JPMorgan Chase has announced that it will invest more than $200 million in carbon removal credits, one of the largest investments ever made in the industry. The move is part of the bank’s commitment to remove a total of 800,000 metric tons of CO2 as part of its decarbonization goal. JPMorgan’s head of operational sustainability, Brian DiMarino, stated that the bank is “putting our weight and our capital behind something we believe is truly important to bring to market now.”
Carbon dioxide removal (CDR) is gaining traction as it becomes clear that the pace of reducing emissions to stay within the 1.5°C limit remains too slow. Scientists say that the world has to remove 10 billion tons yearly to prevent the worst impact of climate change. While the market for carbon removal is still small right now, estimates suggest that it will be huge. Key players in the industry, particularly startups, are gaining billions of dollars from the government. The U.S. Department of Energy has set aside $3.7 billion to help scale up the carbon removal industry, part of the $12 billion funding support from President Biden’s Bipartisan Infrastructure Law. However, critics say that CDR will only allow fossil fuel companies to continue to pollute.
As the largest bank in the US, JPMorgan is among the biggest financiers of both fossil fuels and clean energy. Its close ties with oil and gas firms have raised concerns from climate activists. However, as pressure from climate groups and banks’ shareholders gets stronger, the finance sector is taking a head turn in their financing deals. Climate commitments from major banks, including JPMorgan, by the end of 2022 amounted to $5.5 trillion.
JPMorgan President and COO, Daniel Pinto, noted that the bank is “working to drive scalable development of carbon removal and storage as commercial solutions and aim to send a strong market signal.” The chart shows the projected volume and contribution of carbon removal credits up to 2050 as reported by Ernst & Young (EY). The left chart plots the increase in credit volumes needed to meet the emissions reduction commitments, while the right one shows the share of total reductions met through carbon credits. Carbon removal credits can cost 100x more than conventional carbon credits. The bank will still use some traditional carbon credits as long as they are high quality while the financier grows its removal purchases.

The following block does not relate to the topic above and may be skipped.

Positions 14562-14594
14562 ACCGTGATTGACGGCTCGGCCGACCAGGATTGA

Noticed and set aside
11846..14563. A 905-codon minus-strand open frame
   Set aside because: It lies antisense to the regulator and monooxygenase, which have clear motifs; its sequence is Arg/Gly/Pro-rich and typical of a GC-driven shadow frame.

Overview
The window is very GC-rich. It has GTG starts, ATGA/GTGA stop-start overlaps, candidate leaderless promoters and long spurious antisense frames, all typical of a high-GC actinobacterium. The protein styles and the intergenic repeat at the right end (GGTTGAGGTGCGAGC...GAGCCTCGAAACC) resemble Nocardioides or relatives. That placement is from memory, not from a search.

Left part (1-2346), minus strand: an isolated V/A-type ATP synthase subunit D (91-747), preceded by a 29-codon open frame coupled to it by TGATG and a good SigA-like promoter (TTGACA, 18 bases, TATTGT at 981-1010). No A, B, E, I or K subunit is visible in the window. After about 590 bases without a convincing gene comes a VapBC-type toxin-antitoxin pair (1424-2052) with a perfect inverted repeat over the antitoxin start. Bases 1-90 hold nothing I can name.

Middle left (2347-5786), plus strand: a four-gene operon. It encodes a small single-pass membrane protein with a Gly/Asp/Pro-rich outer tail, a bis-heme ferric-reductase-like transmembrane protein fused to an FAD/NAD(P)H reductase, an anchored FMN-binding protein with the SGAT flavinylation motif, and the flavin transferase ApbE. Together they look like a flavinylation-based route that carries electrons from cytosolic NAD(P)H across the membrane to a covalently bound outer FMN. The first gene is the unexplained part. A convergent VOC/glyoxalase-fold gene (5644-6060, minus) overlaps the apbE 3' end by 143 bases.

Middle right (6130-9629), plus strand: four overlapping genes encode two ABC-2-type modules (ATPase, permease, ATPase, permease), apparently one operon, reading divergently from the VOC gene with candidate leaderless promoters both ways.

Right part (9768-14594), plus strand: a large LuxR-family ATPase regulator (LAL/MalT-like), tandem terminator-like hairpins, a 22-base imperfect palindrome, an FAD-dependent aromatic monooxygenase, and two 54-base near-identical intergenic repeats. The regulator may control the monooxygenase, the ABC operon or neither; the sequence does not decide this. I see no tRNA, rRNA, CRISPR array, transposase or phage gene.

JPMorgan will buy carbon removal credits tied to removing 800,000 metric tons of CO2 from various startups. The first $75 million was revealed last month when the bank joined Frontier, a Stripe-owned carbon removal alliance. It makes advance purchases for its members, which includes large corporations including Meta, Alphabet, Shopify, and McKinsey. JPMorgan’s climate commitment also includes a payment to Climeworks of over $20 million to remove 25,000 metric tons over nine years. Climeworks is a Swiss CDR company that captures CO2 directly from the air (direct air capture) using giant fans. The bank is also buying about 30,000 carbon removal credits from Charm Industrial over five years. Charm is a CDR startup that turns biomass (plant waste) into bio-oil and pumps it underground. Last week, Frontier separately closed a $53 million carbon removal deal with Charm to capture 112,000 tons of CO2.
Large companies are using a mix of emissions reduction and carbon removal means to meet their climate goals. JPMorgan aims to lower its carbon emissions by 40% by 2030 from 2017 levels. The bank also seeks to match its operational emissions from fuel consumption with carbon removals by 2030. Such a move is one of the first pledges by a large company. JPMorgan’s pledge of 800k removal is the second-largest purchase in history, which is equal to removing the annual CO2 footprint of about 160,000 passenger cars. The biggest deal so far is made by Microsoft with energy giant Ørsted, which involves removing 2.8 million tons. The majority of the bank’s commitment involves a 15-year deal with CO280, another CO2 removal startup. The company captures CO2 absorbed by plants when they’re used in industrial processes. The rest of the 800k tons of removal will come through Frontier, wherein JPMorgan will give clients access to $25 million in carbon removal credits while pledging $50 million in purchases to offset its own carbon footprint.
By willing to pay years in advance, big firms like JPMorgan seek to boost the CDR industry’s growth. They agree to pay hundreds of dollars for every carbon credit that can deliver a ton of removal to help reverse global warming while betting on the credits they need to achieve decarbonization goals.